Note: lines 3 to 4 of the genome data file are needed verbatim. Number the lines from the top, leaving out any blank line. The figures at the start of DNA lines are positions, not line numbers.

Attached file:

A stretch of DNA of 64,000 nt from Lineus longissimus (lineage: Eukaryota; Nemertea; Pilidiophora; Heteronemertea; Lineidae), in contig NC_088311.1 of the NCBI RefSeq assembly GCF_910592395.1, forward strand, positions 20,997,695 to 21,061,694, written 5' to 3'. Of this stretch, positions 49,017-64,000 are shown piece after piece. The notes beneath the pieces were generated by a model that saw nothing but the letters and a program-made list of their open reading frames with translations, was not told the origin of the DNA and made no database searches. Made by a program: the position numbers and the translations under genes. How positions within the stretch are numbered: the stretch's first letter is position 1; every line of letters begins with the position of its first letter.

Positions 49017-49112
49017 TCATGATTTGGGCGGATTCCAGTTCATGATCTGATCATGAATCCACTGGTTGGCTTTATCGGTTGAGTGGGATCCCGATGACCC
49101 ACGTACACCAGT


49017 TCATGATTTGGGCGGATTCCAGTTCATGATCTGATCATGAATCCACTGGTTGGCTTTATCGGTTGAGTGGGATCCCGATGACCC
49101 ACGTACACCAGT